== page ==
The Federal Fall Economic Statement: Going the Way of Our Southern Neighbour?

Prior to the release of the federal government’s Fall Economic Statement on November 21, 2018, the business community was asking if the Liberals would pursue a pro-business agenda, similar to the United States, to drive business competitiveness. The pro-business agenda in the United States includes a mix of corporate tax cuts, reduced regulatory burdens and protectionist measures.

The answer – yes and no.

While there are no broad-brush corporate tax cuts, the Fall Economic Statement highlights the Liberal’s  much more mixed bag approach to promoting business competiveness.

Here are some of the key elements proposed in the Fall Economic Statement that would support business competiveness:

  • Businesses will be allowed to immediately write-off the full cost of specified clean energy equipment to support climate change efforts by spurring new investments and the adoption of advanced clean technologies.
  • Regulatory burdens would be minimized through actions that include: making competitiveness a permanent part of regulatory mandates; the introduction of an annual modernization bill to keep regulations up-to-date; and launching a Centre for Regulatory Innovation.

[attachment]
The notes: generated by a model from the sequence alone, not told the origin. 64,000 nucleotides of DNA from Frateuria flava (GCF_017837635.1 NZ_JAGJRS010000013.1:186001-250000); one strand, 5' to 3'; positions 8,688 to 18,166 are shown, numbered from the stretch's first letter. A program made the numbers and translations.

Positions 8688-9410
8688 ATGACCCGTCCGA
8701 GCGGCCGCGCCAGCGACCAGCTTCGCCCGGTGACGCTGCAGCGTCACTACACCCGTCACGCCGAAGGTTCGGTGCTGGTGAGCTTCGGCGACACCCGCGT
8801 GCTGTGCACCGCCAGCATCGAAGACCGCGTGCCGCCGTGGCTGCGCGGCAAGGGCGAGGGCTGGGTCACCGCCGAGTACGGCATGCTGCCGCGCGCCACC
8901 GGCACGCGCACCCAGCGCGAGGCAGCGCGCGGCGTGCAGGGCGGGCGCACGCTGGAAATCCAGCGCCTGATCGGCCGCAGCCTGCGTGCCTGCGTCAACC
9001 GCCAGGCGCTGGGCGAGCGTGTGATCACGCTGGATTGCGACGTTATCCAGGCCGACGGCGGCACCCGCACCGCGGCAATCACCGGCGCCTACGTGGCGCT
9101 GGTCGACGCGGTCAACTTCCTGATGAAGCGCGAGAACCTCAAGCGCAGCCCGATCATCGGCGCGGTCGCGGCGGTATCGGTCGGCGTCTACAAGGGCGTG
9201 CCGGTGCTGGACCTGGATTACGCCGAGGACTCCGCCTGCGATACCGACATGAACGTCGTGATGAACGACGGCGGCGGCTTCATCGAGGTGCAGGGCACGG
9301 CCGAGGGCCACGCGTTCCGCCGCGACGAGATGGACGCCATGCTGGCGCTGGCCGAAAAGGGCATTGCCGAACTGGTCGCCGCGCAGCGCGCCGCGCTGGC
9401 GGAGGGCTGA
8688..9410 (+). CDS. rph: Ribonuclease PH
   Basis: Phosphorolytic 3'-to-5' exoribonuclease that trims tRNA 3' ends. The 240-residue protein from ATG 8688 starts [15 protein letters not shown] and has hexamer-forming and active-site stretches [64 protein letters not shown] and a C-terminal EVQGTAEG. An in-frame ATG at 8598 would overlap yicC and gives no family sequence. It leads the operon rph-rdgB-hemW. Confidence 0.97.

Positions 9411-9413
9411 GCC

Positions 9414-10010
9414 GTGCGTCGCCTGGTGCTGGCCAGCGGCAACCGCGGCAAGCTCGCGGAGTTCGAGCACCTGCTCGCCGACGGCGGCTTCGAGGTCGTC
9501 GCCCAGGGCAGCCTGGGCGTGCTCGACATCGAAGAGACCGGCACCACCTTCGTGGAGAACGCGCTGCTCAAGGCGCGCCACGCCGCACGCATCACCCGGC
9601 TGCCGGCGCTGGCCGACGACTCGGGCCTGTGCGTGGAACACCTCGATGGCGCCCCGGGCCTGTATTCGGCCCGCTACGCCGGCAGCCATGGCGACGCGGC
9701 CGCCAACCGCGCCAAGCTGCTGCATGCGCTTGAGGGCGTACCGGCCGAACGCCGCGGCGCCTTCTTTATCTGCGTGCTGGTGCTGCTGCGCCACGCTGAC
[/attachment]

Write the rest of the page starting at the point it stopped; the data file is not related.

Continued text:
• Businesses will be allowed to immediately write-off the full cost of machinery and equipment used in the manufacturing and processing of goods.
  • To support trade within Canada, actions are being taken to accelerate the removal of barriers, including those that make it difficult to transport goods between provinces and territories.
  • Small and medium-sized enterprises will receive funding to support their exploration of export opportunities, including funding to support participation in trade shows and trade missions, market research, legal fees and adaptation of marketing tools.

Sussex Strategy Group sees the Liberal economic plan as being designed to:

“…shore up Canadian economic confidence in the face of a strained trade relationship with the United States and a gradual shift from a resource-based economy to one based on the Liberal government’s clean-growth model of innovation, technology and services.”

(Sussex, Federal Fall Economic Statement Briefing Note)